As for the prospects, Gasser was ranked as the Padres’ 10th-best prospect by Kylie McDaniel before the season. He has mildly struggled in High-A this season, where he’s around the average age for the level, going 4-9 with a 4.18 ERA over 18 starts. McDaniel writes, “He has a whiff-friendly fastball shape on his low-90s heater that can hit 95 mph, and his plus slider is the carrying trait.”

Ruiz, 23, is an exciting prospect who has marched steadily and slowly through the San Diego system before breaking out in the minors this season (a gaudy .333/.467/.560 slash line) and reaching the majors. He’s 6-for-27 to begin his big league career, but speed is his standout skill. Ruiz stole 60 bases in 77 games in the minors before being promoted this season. If he qualified, Ruiz’s sprint speed, according to Statcast, would rank in the 99th percentile of the majors. His ceiling will be determined by how frequently he does or doesn’t get the bat on the ball.

Overall, there is an excellent chance that the Brewers will win this trade from an aggregate value standpoint, and they might be able to add in other areas this winter without Hader’s 2023 salary to consider.

However, I come back to my main question: Does this trade make it more likely that the Brewers — a team that hasn’t won the World Series since the dawn of time — win this year’s Fall Classic?

Hader was the highest-impact player on the Brewers’ roster, both in a postseason setting and in enhancing their ability to hang onto a narrow division lead. The return in this trade doesn’t address Milwaukee’s short-term need for more offense, though perhaps that comes in a later move. It doesn’t enhance their short-term outlook at all.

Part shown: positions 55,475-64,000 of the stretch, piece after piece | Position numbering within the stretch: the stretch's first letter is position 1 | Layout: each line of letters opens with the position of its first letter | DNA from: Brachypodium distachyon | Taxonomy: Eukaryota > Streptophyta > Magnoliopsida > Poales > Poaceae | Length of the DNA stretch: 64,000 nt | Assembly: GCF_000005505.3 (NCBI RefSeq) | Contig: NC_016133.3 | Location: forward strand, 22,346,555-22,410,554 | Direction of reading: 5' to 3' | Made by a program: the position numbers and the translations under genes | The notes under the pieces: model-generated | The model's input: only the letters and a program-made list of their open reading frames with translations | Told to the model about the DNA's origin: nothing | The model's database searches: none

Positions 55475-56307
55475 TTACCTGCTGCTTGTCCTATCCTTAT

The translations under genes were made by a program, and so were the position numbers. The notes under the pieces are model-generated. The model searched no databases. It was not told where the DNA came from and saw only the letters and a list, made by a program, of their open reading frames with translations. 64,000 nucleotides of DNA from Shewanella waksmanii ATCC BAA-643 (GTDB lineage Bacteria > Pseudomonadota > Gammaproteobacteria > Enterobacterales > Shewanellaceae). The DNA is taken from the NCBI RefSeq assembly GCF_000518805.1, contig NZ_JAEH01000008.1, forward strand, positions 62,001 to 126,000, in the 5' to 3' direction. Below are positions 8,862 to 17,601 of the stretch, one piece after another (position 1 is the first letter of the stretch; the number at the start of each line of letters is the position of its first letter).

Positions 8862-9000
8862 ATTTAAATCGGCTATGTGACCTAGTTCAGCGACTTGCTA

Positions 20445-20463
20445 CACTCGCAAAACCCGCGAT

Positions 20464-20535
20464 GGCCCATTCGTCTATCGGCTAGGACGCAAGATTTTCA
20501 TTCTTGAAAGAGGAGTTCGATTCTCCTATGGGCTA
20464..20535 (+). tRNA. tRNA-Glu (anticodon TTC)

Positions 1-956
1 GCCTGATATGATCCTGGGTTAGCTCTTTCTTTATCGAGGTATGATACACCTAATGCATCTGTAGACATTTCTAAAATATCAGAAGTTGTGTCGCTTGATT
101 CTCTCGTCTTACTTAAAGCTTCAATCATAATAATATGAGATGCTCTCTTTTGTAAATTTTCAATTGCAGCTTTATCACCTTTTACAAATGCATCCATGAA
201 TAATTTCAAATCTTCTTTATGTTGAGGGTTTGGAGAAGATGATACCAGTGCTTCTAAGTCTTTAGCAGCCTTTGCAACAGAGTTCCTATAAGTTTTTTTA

A smart move for the Brewers? Probably. Eventually. They always make smart moves. The right move for right here, right now? I’m not sold.

Grade: C+

I’ve already barreled through the merits of Hader and Rogers, so no need to do that again. The bottom line is that Rogers is a good reliever, but Hader is a great one — and the Padres have him in hand at least through next season.

If the Padres end up getting fleeced on this trade from an aggregate value standpoint, that will say less about the present valuations on this trade and more about the Brewers’ processes as compared to those in San Diego. It remains to be seen if that will happen. Maybe the Padres have already gotten the best of Lamet. And we’ll see what happens with the prospects in the deal.

Still, as an all-in move for the rest of this season, I love this for the Padres, who now have their best closer in place since Kirby Yates was injured a few years ago. San Diego needs more in the bullpen, and they could definitely stand to upgrade their position group (Juan Soto?). But GM A.J. Preller is off and running and clearly ready to make moves — minutes after this trade came down, it was announced that San Diego had reached an agreement on a five-year extension with starter Joe Musgrove.

The bottom line is that the Padres took a major step on Monday toward closing the gap between themselves and the Dodgers, Braves and Mets with this trade. More importantly, they made themselves more dangerous in a playoff setting. Like the Brewers, the Padres are a franchise still seeking their first-ever World Series win. They are closer to that goal today than they were yesterday.

Grade: A